Gas is currently the most common heating fuel and most new central-heating systems use gas. How efficiently a furnace converts gas into heating energy is reflected in its annual fuel-utilization-efficiency (AFUE) rating, which is measured as a percentage. The higher the number, the more heat the furnace can produce from each therm of gas.
Furnaces have become more energy-efficient over the years. A gas furnace made in the early 1970’s typically has an AFUE of about 65 percent. The lowest efficiency allowed by law for new gas furnaces is 78 percent, and some new models achieve 97 percent.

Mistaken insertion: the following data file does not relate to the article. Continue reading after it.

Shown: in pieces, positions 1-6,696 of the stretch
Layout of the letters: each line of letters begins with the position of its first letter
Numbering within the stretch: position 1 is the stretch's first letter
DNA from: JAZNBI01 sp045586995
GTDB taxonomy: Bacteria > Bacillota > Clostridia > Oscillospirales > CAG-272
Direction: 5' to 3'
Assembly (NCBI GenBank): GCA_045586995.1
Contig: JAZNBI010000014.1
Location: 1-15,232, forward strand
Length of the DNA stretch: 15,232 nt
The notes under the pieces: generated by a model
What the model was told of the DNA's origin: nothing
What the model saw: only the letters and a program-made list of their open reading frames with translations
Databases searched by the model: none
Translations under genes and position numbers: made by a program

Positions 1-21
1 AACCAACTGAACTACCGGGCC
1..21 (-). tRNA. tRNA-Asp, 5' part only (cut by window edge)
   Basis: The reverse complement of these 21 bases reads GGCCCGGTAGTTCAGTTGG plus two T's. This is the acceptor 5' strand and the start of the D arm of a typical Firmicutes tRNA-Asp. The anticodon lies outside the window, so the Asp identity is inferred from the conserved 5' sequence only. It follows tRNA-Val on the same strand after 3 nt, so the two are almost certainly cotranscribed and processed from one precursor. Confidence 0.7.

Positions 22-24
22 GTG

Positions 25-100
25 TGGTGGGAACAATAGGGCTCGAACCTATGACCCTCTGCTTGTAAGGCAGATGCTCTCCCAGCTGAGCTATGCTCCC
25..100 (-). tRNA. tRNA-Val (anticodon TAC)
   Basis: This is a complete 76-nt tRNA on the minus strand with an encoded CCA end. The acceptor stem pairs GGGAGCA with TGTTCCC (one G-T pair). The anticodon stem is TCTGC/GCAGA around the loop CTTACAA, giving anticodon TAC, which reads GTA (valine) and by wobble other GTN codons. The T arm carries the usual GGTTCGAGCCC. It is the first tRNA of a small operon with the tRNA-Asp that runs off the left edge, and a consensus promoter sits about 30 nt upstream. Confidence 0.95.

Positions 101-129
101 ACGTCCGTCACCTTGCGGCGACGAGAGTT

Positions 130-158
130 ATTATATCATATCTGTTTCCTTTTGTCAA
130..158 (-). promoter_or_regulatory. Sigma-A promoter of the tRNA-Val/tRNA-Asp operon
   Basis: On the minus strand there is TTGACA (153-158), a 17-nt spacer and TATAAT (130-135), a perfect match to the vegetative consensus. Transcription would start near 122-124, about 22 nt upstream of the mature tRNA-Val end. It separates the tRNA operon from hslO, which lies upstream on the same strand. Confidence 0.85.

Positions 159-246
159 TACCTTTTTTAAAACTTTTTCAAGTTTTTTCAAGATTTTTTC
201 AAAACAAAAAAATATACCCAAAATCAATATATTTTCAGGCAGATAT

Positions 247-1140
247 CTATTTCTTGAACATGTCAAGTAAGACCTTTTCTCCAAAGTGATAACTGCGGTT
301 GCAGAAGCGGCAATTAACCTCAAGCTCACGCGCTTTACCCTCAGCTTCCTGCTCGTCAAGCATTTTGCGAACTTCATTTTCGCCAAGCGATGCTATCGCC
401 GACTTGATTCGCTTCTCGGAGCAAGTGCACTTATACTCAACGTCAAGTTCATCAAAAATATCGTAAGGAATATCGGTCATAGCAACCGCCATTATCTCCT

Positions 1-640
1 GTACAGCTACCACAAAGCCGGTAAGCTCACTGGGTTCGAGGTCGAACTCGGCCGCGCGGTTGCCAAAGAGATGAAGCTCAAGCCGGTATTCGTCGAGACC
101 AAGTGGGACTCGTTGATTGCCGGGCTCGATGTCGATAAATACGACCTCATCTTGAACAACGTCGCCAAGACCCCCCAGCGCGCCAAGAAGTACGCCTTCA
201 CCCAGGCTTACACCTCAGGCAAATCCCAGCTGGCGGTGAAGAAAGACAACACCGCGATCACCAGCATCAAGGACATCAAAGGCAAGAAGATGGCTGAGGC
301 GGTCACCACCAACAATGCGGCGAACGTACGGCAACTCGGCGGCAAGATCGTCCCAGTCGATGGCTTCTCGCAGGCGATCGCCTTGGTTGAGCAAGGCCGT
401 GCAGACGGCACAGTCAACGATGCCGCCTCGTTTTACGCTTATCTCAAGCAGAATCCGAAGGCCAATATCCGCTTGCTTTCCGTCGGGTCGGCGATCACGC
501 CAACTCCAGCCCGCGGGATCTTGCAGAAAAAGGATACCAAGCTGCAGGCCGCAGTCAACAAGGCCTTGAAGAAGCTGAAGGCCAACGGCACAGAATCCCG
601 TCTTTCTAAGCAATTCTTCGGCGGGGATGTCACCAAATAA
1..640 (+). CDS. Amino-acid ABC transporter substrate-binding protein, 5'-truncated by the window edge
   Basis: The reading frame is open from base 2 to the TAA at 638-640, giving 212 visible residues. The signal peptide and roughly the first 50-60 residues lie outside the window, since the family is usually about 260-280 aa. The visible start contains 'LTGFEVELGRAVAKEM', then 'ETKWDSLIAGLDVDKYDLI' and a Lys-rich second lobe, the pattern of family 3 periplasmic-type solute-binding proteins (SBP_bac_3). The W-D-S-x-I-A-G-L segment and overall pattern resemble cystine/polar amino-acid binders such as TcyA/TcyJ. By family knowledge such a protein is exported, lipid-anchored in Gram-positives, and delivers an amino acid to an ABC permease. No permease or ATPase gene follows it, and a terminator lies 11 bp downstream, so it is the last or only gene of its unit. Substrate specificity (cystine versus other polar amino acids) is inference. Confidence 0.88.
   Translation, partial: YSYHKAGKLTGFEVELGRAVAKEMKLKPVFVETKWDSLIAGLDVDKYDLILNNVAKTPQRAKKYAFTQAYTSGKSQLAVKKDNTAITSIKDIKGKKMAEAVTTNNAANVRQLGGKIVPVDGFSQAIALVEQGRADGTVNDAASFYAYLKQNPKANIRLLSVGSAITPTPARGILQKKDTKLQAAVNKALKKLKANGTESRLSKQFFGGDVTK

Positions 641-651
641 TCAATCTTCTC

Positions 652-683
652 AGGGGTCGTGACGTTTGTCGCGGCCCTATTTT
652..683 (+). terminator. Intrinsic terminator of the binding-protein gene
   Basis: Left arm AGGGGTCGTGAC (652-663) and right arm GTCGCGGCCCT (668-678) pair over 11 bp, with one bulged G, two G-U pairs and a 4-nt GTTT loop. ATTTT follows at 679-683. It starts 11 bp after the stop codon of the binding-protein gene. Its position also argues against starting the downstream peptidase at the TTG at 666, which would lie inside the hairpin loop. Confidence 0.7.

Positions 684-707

The price of a new furnace generally rises in step with its fuel efficiency but you can often recoup that additional cost through lower fuel bills over the life of the furnace. How quickly you recover the investment depends on more than just AFUE. The climate where you live, how well your home is insulated, and your local gas and electricity rates also affect payback times.
A Woods consultant can present several models in a range of efficiencies and help you calculate the annual estimated operating cost of each model you’re considering.